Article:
Recent market turmoil is a timely reminder to super members not to allow short-term market movements to impact their investment decisions, according to leading research house SuperRatings.

As investors deal with a renewed bout of volatility and growing uncertainty surrounding the economic outlook, recent data show that members are often better off riding the wave rather than switching out of their current investment option in favour of something safer.

After a promising start to the 2020 financial year, markets took a dive through the first half of August, with super funds likely to feel the pinch. According to SuperRatings, the median balanced option return was a promising 1.3% in July, but this has likely been reversed due to August’s fall in share markets. The return for the median growth option, with two thirds of the portfolio allocated to local and international shares, was 1.6% over the year, while the cash option returned 0.1%.

Median Balanced option returns to 31 July 2019

 Period Accumulation returns Pension returns
 Month of July 2019 1.3% 1.5%
 Financial year return to 31 July 2019 1.3% 1.5%
 Rolling 1-year return to 31 July 2019 7.2% 8.2%
 Rolling 3-year return to 31 July 2019 8.4% 9.0%
 Rolling 5-year return to 31 July 2019 7.8% 8.4%
 Rolling 7-year return to 31 July 2019 9.5% 10.6%
 Rolling 10-year return to 31 July 2019 8.3% 9.3%
 Rolling 15-year return to 31 July 2019 7.6% 8.4%
 Rolling 20-year return to 31 July 2019 7.3% 8.0%

Median Balanced Option refers to ‘Balanced’ options with exposure to growth style assets of between 60% and 76%. Approximately 60% to 70% of Australians in our major funds are invested in their fund’s default investment option, which in most cases is the balanced investment option. Returns are net of investment fees, tax and implicit asset-based administration fees.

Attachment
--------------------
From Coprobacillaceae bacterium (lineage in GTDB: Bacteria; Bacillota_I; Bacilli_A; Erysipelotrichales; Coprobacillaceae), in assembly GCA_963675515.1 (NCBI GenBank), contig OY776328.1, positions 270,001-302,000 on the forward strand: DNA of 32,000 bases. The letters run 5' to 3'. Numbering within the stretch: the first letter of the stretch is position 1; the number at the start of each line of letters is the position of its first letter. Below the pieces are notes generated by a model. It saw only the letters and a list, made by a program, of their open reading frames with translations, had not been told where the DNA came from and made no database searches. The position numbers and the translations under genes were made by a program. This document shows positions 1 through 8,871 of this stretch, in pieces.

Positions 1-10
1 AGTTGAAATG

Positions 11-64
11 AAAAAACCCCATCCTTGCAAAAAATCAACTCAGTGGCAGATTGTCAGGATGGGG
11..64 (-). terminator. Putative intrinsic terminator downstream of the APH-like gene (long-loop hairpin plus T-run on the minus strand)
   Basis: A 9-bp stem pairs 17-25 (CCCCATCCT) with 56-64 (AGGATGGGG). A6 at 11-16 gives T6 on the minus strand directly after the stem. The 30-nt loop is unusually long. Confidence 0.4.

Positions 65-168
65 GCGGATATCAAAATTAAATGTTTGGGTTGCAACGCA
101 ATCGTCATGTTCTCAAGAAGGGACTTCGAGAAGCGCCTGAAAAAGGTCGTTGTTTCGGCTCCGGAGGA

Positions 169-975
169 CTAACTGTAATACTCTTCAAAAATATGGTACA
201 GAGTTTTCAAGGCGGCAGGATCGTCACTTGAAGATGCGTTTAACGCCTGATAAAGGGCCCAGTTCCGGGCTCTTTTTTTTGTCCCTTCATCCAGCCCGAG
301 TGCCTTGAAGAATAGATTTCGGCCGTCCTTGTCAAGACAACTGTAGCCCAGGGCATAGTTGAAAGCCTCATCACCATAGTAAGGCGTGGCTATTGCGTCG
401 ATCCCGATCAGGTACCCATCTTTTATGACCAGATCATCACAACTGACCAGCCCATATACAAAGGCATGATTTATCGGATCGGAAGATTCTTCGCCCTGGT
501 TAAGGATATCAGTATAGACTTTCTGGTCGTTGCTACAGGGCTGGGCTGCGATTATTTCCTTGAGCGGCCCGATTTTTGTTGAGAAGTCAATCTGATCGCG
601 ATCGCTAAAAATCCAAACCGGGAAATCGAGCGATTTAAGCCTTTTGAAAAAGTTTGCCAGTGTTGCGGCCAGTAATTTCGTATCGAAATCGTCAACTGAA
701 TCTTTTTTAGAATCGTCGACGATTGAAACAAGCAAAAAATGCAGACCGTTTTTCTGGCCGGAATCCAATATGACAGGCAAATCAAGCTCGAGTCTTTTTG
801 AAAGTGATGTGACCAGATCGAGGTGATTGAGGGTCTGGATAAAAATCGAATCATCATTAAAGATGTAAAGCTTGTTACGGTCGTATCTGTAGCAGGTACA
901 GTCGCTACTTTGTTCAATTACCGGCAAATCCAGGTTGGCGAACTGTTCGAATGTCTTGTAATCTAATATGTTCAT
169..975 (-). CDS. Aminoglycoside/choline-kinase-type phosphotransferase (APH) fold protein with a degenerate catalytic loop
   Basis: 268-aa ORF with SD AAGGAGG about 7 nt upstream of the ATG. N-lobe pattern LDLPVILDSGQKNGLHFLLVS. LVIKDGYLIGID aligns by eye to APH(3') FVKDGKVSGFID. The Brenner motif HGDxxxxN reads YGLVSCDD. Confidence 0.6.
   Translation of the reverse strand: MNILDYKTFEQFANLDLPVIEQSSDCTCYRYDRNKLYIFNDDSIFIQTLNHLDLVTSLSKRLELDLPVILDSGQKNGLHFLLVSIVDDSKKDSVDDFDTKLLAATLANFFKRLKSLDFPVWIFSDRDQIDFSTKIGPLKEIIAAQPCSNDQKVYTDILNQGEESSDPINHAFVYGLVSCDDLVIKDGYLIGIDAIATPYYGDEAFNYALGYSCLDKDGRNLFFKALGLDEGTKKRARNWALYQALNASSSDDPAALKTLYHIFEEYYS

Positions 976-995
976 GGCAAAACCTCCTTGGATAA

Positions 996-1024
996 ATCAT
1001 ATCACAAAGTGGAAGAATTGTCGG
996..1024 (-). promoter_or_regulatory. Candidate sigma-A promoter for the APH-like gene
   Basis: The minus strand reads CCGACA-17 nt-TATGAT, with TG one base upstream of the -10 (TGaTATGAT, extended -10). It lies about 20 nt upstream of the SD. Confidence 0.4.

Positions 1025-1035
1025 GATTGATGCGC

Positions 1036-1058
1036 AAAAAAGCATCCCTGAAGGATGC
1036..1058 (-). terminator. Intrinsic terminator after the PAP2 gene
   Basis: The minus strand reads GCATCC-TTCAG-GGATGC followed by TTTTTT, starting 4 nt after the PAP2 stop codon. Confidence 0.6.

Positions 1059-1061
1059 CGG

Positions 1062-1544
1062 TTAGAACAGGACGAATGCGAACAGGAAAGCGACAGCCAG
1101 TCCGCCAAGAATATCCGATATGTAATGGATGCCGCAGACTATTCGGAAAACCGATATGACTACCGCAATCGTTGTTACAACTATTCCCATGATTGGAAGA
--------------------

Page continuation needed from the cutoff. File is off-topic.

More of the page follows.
AustralianSuper’s balanced option remains on top of the long-term returns chart, delivering 9.6% p.a. over the 10 years to the end of 31 July 2019, followed closely by Hostplus on 9.5% p.a. and UniSuper on 9.4%.

Top 10 performing funds over 10 years to 31 July 2019

Source: SuperRatings

The SR50 Balanced Index took a dive in the December quarter of 2018, only to rebound strongly through to the end of July 2019. Switching to a capital stable option at the end of December would have meant missing out on $4,384 by the end of July (for a starting account balance of $100,000).

Balanced options have bounced back
(Value of $100,000 invested over 11 months to 31 July 2019)

Source: SuperRatings

“The lesson for investors in the current market environment is that switching in response to short-term market movements is not a good idea,” said SuperRatings Executive Director Kirby Rappell.

Historically, the June quarter is the most challenging period for super, so members might be breathing a sigh of relief. Whether the worst of recent volatility is over remains to be seen, but members have reason to be optimistic. As the chart below shows, the September quarter has delivered an average return of 2.4% over the past decade, compared to the average June quarter return of 0.9%. For growth options and options focused on Australian or international shares, the results are even more pronounced. Australian share options returns have averaged 3.9% in the September quarter and -0.6% in the June quarter.

Average quarterly returns